Finally, chronic lung disease in the setting of SJIA and MAS has been increasingly recognized in the past decade, in parallel with widespread use of anti-cytokine (IL-1 and IL-6) biologics [12,13,14]. The underlying causes of SJIA-LD have not been fully clarified yet. So far, several pathogenic mechanisms have been proposed including delayed drug reaction related to HLA-DRB1*15:XX, effects of the altered cytokine milieu on alveolar macrophage functions, and the “cytokine plasticity hypothesis” of skewed T cell responses [13, 94, 95]. Due to these concerns, there are urgent unmet needs for new approaches to therapy for SJIA and MAS, including pre-clinical studies with animal models. One potential approach is biologic agents targeting cytokines other than IL-1 or IL-6. Prior animal studies revealed the repeated TLR-9 model requires IFN-γ for full manifestation of MAS or lung findings; IFN-γ blockade also ameliorates symptoms in IL-6TG mouse too. Currently, emapalumab (anti-IFN-γ monoclonal antibody) is in clinical trials for refractory MAS with favorable interim results [51]. Another approach is blocking IL-18. Animal studies also revealed a protective role of IL-18BP in repeated TLR-9 model. One case report of effectiveness of tadekinig alpha (recombinant human IL-18BP) for SJIA has been reported [41], and a small clinical trial for AOSD showing promise [96]. Second, a multiple cytokine blockade strategy is emerging. Double blockade of IL-1 and IL-18 was previously reported effective to reduce severity and mortality in a mouse sepsis model [97]. In human, the effectiveness of MAS825, a bispecific monoclonal antibody targeting IL-1β and IL-18, has been reported in a single SJIA-LD patient [98]. Lastly, both conventional DMARDs such as calcineurin inhibitors (CNI), as well as JAK inhibitors (Jakinibs), are considered options for treatment of MAS. CNI has been used in treatment of MAS for decades [99], while case reports suggested the effectiveness of Jakinibs in SJIA-LD [100] and refractory SJIA/AOSD [101]. Thus, animal models represent important tools to address these candidate options and identify which patients could be most benefitted.


On a broad level, as the pathophysiology of SJIA/MAS is not completely clarified, it may be impossible to make a “perfect” animal model of these conditions. However, accumulating evidence from multiple animal models shows that some aspects of SJIA and MAS pathogenesis can be effectively replicated with experimental animal systems. Combining translational data in patients with thoughtful use of animal models for distinct clinical, immunologic, and tissue-specific studies will continue to improve our understanding of SJIA and MAS.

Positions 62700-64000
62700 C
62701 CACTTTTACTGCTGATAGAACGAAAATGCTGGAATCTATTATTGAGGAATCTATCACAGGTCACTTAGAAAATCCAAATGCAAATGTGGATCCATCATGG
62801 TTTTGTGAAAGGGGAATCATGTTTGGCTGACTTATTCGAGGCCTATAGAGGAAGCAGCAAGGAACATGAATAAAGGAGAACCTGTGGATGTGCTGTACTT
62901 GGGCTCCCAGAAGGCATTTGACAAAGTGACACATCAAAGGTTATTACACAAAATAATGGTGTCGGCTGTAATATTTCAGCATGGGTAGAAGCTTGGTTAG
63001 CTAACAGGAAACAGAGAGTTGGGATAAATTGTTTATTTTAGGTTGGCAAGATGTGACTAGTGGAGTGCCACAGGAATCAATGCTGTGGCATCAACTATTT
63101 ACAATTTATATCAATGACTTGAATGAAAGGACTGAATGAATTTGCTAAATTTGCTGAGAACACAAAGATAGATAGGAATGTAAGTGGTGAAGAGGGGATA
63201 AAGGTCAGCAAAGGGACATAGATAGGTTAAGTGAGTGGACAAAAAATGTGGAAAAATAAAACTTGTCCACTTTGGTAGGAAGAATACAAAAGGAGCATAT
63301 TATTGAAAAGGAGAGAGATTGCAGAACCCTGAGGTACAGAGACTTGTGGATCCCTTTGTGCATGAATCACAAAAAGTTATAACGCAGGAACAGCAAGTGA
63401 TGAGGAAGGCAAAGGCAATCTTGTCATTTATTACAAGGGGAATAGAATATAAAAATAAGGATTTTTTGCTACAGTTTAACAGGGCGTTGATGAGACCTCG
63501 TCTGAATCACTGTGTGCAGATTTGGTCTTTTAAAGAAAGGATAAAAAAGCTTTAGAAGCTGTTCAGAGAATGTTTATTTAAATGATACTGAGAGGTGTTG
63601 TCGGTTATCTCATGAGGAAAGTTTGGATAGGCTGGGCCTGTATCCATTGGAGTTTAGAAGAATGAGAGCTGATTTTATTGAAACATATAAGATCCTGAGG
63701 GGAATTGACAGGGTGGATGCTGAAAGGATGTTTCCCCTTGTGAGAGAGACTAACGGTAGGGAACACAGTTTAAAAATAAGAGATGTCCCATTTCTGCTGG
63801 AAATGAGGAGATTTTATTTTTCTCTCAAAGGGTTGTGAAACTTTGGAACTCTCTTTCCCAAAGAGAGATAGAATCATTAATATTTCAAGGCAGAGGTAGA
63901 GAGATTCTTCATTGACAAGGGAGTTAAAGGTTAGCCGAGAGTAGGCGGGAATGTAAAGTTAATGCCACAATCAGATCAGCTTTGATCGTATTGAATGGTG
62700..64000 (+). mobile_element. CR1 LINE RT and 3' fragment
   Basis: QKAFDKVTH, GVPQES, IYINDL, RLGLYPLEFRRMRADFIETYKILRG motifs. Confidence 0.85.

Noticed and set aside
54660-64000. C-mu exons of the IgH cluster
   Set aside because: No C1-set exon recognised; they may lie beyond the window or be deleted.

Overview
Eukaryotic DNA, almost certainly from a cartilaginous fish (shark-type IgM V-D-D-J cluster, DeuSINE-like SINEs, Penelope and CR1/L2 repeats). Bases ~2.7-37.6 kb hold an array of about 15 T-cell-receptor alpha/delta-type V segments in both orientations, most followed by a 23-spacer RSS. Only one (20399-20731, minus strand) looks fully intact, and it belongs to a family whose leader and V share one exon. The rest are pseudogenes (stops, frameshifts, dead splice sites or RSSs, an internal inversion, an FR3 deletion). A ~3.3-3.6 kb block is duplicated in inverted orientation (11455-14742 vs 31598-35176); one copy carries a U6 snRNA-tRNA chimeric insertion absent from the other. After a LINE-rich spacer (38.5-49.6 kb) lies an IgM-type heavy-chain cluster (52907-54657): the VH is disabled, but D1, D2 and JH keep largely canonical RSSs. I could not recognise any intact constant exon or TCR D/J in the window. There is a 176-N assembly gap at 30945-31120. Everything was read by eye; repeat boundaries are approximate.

Availability of data and materials

Not applicable.



Macrophage activation syndrome


Hemophagocytic lymphohistiocytosis


Primary hemophagocytic lymphohistiocytosis


Systemic juvenile idiopathic arthritis


Adult-onset Still’s disease


Lung disease


Cytotoxic T lymphocyte

NK cells:

Natural killer cells




Tumor necrosis factor




Heme oxygenase


Interleukin-18-binding protein


Systemic lupus erythematosus


Toll-like receptor


Wild type




Soluble CD25


Knock out


Freund’s complete adjuvant


Deficiency of IL-1 receptor antagonist


Calcineurin inhibitors


Janus kinase inhibitors


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G.S.S is supported by NIAMS/NIH (K08-AR072075 and R01-AR079524).


This work was supported by National Institutes of Health R01 AR079524.

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N.I. wrote the first draft of the manuscript. N.I. and G.S.S contributed to, edited, and approved the final manuscript. All authors read and approved the final manuscript.

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Correspondence to Grant S. Schulert.

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Inoue, N., Schulert, G.S. Mouse models of systemic juvenile idiopathic arthritis and macrophage activation syndrome. Arthritis Res Ther 25, 48 (2023).

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  • Cytokine storm syndromes
  • Hemophagocytic lymphohistiocytosis
  • Still’s spectrum
  • Animal model
  • Lung disease